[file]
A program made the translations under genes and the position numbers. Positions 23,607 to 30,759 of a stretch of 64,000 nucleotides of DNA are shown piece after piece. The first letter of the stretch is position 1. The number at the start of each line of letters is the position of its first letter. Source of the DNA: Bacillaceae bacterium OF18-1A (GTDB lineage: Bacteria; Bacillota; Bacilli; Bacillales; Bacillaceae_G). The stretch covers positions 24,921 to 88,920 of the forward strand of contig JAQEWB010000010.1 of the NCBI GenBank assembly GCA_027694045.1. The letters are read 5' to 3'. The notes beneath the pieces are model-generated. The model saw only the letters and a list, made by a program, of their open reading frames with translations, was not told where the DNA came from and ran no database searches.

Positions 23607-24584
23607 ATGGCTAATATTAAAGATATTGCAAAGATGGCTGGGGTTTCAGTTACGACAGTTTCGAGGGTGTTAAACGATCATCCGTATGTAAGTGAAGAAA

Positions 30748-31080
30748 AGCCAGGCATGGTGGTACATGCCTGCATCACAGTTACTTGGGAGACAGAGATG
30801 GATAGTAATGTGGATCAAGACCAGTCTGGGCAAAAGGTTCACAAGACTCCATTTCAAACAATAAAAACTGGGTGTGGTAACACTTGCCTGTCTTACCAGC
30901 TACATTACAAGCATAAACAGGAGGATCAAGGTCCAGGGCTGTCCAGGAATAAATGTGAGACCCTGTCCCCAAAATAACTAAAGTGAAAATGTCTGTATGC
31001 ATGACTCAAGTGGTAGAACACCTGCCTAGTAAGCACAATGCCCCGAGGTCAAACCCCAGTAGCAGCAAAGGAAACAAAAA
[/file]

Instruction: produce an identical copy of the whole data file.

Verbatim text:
A program made the translations under genes and the position numbers. Positions 23,607 to 30,759 of a stretch of 64,000 nucleotides of DNA are shown piece after piece. The first letter of the stretch is position 1. The number at the start of each line of letters is the position of its first letter. Source of the DNA: Bacillaceae bacterium OF18-1A (GTDB lineage: Bacteria; Bacillota; Bacilli; Bacillales; Bacillaceae_G). The stretch covers positions 24,921 to 88,920 of the forward strand of contig JAQEWB010000010.1 of the NCBI GenBank assembly GCA_027694045.1. The letters are read 5' to 3'. The notes beneath the pieces are model-generated. The model saw only the letters and a list, made by a program, of their open reading frames with translations, was not told where the DNA came from and ran no database searches.

Positions 23607-24584
23607 ATGGCTAATATTAAAGATATTGCAAAGATGGCTGGGGTTTCAGTTACGACAGTTTCGAGGGTGTTAAACGATCATCCGTATGTAAGTGAAGAAA

Positions 30748-31080
30748 AGCCAGGCATGGTGGTACATGCCTGCATCACAGTTACTTGGGAGACAGAGATG
30801 GATAGTAATGTGGATCAAGACCAGTCTGGGCAAAAGGTTCACAAGACTCCATTTCAAACAATAAAAACTGGGTGTGGTAACACTTGCCTGTCTTACCAGC
30901 TACATTACAAGCATAAACAGGAGGATCAAGGTCCAGGGCTGTCCAGGAATAAATGTGAGACCCTGTCCCCAAAATAACTAAAGTGAAAATGTCTGTATGC
31001 ATGACTCAAGTGGTAGAACACCTGCCTAGTAAGCACAATGCCCCGAGGTCAAACCCCAGTAGCAGCAAAGGAAACAAAAA